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DENVER — The Denver Broncos have struggled in the red zone the last two weeks. After starting the year by impressively scoring seven touchdowns in their first nine trips inside 20-yard line, the team has regressed mightily, only going 1-for-7 in those situations against the Bills and Raiders.

As you might expect, the struggles in the red area have seen the team’s scoring output plummet dramatically. When the dust settled after a 42-17 blowout of the Dallas Cowboys in Week 2, the Broncos were averaging 33 points per game. Following two 16-point outputs in Weeks 3 & 4, that average is all the way down to 24.5 points per game.

On Sunday, the Broncos went 0-for-4 in the red zone, their lone touchdown coming on a 22-yard pass from Trevor Siemian to A.J. Derby. After that the team lined up for four field goals, with kicker Brandon Brandon McManus making three of those, his lone miss coming from just 29 yards out.

“Offensively speaking, I thought the red zone, it’s been self-inflicted wounds,” said head coach Vance Joseph. “It’s been false starts, it’s been batted balls, it’s been holding penalties. We’re at the five-yard line, and we get a false start, and now we go back to the 10, your chance of scoring a touchdown goes down. It’s more of what we’re doing to ourselves.”

The execution in the money zone has been poor for the Broncos, it cost them a win in Buffalo and nearly cost them another in Denver on Sunday.

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It would have been easy for Vance Joseph to watch the tape from Sunday’s game, blame it on execution, say they have to be better in that area and move on.

That is not what the Broncos head coach did.

Early on Monday morning, when most of us were sleeping, Vance Joseph watched the Oakland game, but instead of thinking about how his players could be better he thought about how he, as a first-year head coach could be better.

So Joseph dug up more tape, but not of games. He went back to the Broncos practice tape, to see how his team has been practicing their red-zone execution. What he noticed was his own issue, not the team’s.

“Our Thursday practice is a pracitce of third downs, red zone, goal line and short yardage,” the head man explained. “Our last period is red zone. I’ve watched it for the last two weeks, and it’s not very good, that’s my fault.”

In realizing his misstep, Joseph decided to do the obvious thing that isn’t always so obvious in the National Football League—change.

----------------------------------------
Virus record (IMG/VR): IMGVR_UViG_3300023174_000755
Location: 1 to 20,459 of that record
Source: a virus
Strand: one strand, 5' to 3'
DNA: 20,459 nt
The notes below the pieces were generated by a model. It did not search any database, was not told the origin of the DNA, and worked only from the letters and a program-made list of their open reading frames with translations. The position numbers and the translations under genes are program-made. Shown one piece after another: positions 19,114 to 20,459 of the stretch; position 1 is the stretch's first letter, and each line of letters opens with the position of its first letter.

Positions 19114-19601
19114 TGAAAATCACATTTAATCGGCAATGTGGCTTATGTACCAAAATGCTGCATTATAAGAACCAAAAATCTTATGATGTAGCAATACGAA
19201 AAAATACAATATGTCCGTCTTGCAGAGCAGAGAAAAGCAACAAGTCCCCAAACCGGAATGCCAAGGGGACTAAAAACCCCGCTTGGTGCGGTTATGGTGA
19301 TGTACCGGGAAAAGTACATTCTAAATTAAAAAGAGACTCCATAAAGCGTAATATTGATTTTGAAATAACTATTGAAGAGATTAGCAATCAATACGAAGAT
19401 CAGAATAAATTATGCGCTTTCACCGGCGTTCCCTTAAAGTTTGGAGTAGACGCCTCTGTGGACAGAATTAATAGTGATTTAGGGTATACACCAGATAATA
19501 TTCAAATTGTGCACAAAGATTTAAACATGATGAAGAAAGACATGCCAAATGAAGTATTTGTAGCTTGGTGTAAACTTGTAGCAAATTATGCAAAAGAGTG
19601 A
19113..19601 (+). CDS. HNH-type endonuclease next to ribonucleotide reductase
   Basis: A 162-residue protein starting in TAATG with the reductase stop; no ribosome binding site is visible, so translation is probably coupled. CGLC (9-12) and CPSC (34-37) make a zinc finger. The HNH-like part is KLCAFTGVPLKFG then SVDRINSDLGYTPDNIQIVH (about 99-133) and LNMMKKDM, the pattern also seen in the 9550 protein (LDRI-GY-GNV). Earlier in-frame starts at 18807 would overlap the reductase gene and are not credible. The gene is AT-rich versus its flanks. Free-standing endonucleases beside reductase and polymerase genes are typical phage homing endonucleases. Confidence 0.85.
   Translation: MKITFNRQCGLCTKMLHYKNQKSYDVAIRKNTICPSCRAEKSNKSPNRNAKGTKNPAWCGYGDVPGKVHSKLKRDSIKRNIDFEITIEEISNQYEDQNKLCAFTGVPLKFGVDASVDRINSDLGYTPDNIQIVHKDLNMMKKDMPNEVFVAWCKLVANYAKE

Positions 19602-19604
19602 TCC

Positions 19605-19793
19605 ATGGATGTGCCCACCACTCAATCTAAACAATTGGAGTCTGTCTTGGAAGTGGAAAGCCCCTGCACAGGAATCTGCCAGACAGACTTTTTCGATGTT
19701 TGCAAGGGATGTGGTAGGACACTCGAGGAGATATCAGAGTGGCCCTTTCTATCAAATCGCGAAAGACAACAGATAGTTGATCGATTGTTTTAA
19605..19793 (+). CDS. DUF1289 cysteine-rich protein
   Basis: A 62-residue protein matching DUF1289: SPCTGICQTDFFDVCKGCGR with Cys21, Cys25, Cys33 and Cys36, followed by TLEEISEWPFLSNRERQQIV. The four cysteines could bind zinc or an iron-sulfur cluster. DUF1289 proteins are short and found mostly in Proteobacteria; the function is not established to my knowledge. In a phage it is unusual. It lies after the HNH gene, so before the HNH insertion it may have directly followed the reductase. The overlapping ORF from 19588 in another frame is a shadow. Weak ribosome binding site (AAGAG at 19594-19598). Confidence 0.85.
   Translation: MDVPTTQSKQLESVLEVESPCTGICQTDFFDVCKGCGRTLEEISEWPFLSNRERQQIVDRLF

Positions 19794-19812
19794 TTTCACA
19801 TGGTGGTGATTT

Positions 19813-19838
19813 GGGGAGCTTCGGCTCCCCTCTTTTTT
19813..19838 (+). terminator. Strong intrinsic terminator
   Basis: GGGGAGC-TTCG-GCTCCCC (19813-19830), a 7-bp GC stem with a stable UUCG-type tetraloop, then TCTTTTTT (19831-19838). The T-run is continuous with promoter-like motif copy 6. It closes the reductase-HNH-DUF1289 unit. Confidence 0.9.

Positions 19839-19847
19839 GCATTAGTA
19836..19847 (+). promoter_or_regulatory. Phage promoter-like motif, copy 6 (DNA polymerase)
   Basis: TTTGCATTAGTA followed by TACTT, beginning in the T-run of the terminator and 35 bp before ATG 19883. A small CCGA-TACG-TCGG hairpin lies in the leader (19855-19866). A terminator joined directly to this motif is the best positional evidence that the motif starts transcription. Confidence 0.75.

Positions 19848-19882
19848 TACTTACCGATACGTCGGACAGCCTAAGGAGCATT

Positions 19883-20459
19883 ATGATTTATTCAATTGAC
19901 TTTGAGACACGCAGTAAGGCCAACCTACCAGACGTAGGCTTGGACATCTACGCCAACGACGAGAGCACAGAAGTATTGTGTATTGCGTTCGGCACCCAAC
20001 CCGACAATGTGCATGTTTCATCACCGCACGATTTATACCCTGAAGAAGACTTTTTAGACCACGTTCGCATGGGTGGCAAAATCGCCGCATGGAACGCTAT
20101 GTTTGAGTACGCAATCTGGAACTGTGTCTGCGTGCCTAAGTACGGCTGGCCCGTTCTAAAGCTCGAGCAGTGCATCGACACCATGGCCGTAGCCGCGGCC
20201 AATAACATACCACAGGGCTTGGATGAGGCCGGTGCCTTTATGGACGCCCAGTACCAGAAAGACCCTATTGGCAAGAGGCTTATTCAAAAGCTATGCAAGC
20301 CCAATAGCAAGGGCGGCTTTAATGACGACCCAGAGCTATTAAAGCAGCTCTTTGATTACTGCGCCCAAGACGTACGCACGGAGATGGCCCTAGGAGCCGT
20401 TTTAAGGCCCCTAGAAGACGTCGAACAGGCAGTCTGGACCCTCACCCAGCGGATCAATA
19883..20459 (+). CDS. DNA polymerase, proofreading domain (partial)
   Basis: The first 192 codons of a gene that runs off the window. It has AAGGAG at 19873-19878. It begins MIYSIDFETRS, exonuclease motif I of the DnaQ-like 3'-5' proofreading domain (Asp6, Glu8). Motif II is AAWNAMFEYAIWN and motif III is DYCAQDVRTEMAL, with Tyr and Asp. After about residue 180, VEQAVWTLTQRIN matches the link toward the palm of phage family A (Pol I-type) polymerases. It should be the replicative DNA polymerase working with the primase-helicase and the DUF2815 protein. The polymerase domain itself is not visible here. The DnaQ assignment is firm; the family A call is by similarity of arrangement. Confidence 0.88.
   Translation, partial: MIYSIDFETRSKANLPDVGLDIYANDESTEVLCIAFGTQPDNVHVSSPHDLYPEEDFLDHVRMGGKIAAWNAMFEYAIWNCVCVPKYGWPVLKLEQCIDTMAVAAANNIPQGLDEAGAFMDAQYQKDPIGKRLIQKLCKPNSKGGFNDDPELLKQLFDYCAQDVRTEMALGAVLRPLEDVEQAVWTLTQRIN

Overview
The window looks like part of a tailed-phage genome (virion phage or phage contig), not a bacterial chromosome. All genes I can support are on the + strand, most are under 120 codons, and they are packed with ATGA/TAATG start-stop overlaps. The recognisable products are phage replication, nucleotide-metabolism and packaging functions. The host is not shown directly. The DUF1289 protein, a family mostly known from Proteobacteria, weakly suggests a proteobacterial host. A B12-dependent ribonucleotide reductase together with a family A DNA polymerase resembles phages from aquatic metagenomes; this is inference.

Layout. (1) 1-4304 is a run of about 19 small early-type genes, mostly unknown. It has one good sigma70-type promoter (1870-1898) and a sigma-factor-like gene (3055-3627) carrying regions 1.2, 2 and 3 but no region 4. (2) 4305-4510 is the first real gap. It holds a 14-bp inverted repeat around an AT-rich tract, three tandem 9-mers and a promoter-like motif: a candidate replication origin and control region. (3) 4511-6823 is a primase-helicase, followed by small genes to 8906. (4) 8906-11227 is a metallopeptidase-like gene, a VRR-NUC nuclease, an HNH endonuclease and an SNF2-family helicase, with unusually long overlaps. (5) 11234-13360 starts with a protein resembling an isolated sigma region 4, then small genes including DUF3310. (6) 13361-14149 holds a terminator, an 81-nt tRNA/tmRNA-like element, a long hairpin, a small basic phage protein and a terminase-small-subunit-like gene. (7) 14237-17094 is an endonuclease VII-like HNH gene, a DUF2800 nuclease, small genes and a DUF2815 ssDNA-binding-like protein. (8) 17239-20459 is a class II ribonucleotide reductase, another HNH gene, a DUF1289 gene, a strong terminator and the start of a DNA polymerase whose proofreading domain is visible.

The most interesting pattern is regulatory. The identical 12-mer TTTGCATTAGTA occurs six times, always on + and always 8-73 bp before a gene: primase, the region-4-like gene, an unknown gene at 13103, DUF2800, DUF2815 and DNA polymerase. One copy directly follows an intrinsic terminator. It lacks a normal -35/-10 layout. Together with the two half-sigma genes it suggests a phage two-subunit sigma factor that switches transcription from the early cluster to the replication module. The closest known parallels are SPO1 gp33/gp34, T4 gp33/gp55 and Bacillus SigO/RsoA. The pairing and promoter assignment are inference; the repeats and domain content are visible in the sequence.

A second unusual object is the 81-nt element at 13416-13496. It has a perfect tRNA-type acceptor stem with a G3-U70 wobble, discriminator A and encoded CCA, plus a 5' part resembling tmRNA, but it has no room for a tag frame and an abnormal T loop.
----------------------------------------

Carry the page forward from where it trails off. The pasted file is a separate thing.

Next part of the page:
“I’m going to move red zone up in practice so we can get more energy there,” he said. “That part we are going to fix. We are going to spend more time on red zone; we’re going to apply more detail and focus there as coaches and players. We’ll fix that. The concepts are there, running the football is there, it’s just more self-inflicted wounds, and we just need to give it more attention, in my opinion.”

Joseph could have said, “I’ll make sure our guys pay more attention to detail in that period,” and kept things the same, but he didn’t. That’s something that the Broncos coaching staff has showed constantly, a willingness to change. When something isn’t quite working, they are willing to nip it in the bud. The young coaching staff doesn’t have many—if any—preconceived notions about how it’s supposed to work. Even some of the most veteran guys they have, like Mike McCoy, are known for their willingness to adapt.

A coach’s dream is a teachable win, Vance Joseph got something even better, a teachable win and a learnable win. In the end, this is why the Broncos job was so appealing; Joseph can do some learning on the job while winning at the same time.

Ryan Koenigsberg

In 2012, at the age of 20, Ryan became a credentialed reporter covering University of Colorado Athletics. . . despite wearing a wolf-tee to his interview.
A native of Boulder and a graduate of the university, he attended his 100th-consecutive Colorado Football home game in 2015.
Later in 2015, Ryan began spearheading the Broncos coverage here at BSN Denver, riding that wave all the way to San Francisco, where he covered his first Super Bowl.
Now 24, it seems ‘RK’ is trying to make up for that whole wolf-tee thing by overdressing at every event. He apologizes in advance for any cringe-worthy puns.

  • It is good that he’s willing to change but I still wonder why he didn’t get it right the first time. It could be his relative youth and inexperience. Why aren’t there more coaches who make the difference right out of the shoot? When you think about it, there really aren’t that many really good coaches anywhere in the NFL. Yet they get paid high seven figure salaries to be mediocre.